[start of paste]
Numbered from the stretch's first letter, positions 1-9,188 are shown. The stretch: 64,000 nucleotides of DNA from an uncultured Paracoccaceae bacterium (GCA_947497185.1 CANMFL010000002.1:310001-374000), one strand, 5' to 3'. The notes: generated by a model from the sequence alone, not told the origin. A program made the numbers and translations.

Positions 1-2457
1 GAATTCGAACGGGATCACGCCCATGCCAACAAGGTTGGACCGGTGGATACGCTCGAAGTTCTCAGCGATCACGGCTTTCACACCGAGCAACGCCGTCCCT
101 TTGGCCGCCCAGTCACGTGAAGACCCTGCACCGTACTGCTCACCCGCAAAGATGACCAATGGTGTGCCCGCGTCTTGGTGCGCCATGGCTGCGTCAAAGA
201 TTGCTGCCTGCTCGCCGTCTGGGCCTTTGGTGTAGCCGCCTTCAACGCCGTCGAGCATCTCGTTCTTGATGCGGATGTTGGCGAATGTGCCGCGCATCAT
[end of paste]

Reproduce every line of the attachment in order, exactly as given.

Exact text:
Numbered from the stretch's first letter, positions 1-9,188 are shown. The stretch: 64,000 nucleotides of DNA from an uncultured Paracoccaceae bacterium (GCA_947497185.1 CANMFL010000002.1:310001-374000), one strand, 5' to 3'. The notes: generated by a model from the sequence alone, not told the origin. A program made the numbers and translations.

Positions 1-2457
1 GAATTCGAACGGGATCACGCCCATGCCAACAAGGTTGGACCGGTGGATACGCTCGAAGTTCTCAGCGATCACGGCTTTCACACCGAGCAACGCCGTCCCT
101 TTGGCCGCCCAGTCACGTGAAGACCCTGCACCGTACTGCTCACCCGCAAAGATGACCAATGGTGTGCCCGCGTCTTGGTGCGCCATGGCTGCGTCAAAGA
201 TTGCTGCCTGCTCGCCGTCTGGGCCTTTGGTGTAGCCGCCTTCAACGCCGTCGAGCATCTCGTTCTTGATGCGGATGTTGGCGAATGTGCCGCGCATCAT